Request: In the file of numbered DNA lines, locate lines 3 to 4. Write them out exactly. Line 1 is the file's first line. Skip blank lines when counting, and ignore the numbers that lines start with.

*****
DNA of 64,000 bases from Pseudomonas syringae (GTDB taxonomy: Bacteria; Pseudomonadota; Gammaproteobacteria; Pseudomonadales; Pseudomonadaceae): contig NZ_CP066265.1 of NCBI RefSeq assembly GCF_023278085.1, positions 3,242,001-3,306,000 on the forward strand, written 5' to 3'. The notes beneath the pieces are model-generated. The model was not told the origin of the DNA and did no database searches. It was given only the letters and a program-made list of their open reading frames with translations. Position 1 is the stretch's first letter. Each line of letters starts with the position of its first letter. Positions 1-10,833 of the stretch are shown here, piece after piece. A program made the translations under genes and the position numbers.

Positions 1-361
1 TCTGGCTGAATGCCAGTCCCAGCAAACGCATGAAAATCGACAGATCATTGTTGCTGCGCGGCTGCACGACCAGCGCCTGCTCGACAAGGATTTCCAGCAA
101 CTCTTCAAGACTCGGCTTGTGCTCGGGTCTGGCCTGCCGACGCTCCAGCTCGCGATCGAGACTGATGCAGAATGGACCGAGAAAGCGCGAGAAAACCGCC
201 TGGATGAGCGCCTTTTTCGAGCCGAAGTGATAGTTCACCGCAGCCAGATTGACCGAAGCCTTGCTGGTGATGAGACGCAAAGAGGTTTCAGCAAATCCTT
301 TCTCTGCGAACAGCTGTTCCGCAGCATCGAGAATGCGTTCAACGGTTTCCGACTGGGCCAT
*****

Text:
1 TCTGGCTGAATGCCAGTCCCAGCAAACGCATGAAAATCGACAGATCATTGTTGCTGCGCGGCTGCACGACCAGCGCCTGCTCGACAAGGATTTCCAGCAA
101 CTCTTCAAGACTCGGCTTGTGCTCGGGTCTGGCCTGCCGACGCTCCAGCTCGCGATCGAGACTGATGCAGAATGGACCGAGAAAGCGCGAGAAAACCGCC